The creators of the PLUS token Ponzi scheme were apprehended by Chinese authorities earlier this year for scamming a record $3B in Bitcoin. Recent analysts have discovered that these funds are being regularly dumped on the market.
PLUS token was one of the largest cryptocurrency-related Ponzi schemes ever uncovered, with its scammers gaining some 200,000 BTC and 800,000 ETH from victims. They claimed to have some 10M members in early 2019. The scam has been blamed for Bitcoin’s unprecedented 14 4H red candles in a row in August.
As BeInCrypto reported, some of the creators of PLUS token were apprehended by Chinese authorities. However, the stolen cryptocurrency was not retrieved and it’s clear that someone still holds the private keys. The sell-off apparently began around early June.
PLUS Token Scammers Dumping Bitcoin
Analysts have now uncovered that these scammers are still dumping their cryptocurrency holdings on the market. According to Ergo (@ErgoBTC), the amount of Bitcoin the group holds may even be over 200,000 BTC. Assuming all the known mixed BTC has been sold off from early August, that brings the average at around 1,300 BTC sold per day.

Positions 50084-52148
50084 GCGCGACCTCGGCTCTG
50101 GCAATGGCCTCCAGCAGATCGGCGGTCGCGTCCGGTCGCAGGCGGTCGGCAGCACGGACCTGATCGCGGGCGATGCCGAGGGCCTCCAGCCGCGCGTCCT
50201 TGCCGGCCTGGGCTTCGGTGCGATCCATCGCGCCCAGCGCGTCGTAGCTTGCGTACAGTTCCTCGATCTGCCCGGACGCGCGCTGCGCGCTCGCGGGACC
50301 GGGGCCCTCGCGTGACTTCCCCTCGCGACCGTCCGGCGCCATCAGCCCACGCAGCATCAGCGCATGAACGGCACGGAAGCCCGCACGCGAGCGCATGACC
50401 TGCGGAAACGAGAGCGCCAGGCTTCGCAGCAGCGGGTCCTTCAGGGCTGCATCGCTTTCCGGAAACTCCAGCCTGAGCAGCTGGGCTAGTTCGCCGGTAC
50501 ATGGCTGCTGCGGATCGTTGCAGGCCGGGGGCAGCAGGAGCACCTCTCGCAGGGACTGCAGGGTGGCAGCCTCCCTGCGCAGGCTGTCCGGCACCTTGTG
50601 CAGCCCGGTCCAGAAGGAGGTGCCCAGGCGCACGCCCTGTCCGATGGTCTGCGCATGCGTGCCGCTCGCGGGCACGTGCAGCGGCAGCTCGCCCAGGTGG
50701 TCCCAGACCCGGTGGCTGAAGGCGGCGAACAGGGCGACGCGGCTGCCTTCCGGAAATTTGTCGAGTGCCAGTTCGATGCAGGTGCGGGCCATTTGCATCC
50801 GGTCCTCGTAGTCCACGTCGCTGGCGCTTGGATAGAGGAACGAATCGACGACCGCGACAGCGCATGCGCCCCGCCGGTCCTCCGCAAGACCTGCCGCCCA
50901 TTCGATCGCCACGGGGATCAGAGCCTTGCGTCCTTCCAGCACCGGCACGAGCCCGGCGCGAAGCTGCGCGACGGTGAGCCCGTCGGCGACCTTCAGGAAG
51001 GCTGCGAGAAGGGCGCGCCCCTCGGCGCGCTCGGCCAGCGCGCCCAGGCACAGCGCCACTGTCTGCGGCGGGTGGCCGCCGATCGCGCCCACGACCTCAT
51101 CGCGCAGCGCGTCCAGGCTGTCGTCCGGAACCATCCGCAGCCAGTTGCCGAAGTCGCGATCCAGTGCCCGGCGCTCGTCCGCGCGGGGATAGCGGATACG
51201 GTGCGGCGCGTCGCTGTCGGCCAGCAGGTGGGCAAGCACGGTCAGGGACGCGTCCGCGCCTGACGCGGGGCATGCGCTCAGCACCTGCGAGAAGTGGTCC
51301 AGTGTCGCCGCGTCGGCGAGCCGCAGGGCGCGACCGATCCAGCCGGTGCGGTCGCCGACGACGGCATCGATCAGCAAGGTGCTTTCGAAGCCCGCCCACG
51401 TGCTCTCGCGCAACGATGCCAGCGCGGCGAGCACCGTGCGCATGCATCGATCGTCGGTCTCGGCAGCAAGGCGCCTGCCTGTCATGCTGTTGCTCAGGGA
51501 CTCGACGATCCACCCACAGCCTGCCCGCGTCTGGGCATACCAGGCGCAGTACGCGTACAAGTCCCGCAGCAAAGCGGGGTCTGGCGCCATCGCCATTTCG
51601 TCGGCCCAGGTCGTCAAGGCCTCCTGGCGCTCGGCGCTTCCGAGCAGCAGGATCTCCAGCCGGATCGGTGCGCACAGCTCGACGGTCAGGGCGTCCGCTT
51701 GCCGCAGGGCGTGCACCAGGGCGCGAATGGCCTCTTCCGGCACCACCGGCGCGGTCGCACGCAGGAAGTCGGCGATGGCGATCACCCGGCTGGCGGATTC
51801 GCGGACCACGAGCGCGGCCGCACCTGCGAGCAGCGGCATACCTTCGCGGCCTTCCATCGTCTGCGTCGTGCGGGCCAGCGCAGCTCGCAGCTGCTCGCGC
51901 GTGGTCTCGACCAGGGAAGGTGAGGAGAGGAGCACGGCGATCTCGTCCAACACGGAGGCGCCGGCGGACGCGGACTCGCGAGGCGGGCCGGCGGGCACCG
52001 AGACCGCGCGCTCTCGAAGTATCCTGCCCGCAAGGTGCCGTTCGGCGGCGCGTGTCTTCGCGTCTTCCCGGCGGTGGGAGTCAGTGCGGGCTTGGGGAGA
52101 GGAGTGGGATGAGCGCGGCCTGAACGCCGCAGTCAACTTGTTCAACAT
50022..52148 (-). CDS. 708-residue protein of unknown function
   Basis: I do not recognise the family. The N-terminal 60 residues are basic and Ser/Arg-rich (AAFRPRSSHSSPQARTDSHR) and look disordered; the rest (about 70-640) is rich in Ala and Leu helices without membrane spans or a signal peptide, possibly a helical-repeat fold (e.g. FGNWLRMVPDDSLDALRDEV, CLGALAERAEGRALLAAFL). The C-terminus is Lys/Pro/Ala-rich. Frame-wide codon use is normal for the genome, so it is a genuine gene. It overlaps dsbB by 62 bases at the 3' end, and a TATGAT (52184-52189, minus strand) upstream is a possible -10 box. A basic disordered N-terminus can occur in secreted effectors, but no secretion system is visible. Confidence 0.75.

Given that around 1,800 BTC is mined per day, that’s around 72 percent of daily mining rewards being sold off by PLUS daily.
Given the consistent sell-off pressure, this may be the reason Bitcoin’s trading has been so choppy in the past few months. Ergo argues that “market impacts will continue for some time” given that the scammers still have many more cryptocurrency assets to liquidate.
Also, bear in mind, that these calculations do not include the stolen ETH — of which there were some 800,000 ETH scammed from victims.
When Will It End?
Given that estimates of PLUS Token’s BTC control come to around one percent of the entire circulating supply, it’s not hard to imagine that this impacts the market.
Thus far, exchanges and wallets have done a poor job of flagging these on-chain transfers, which explain why the scammers have been able to offload their BTC so easily. Thus far, no exchange has committed to freezing these assets.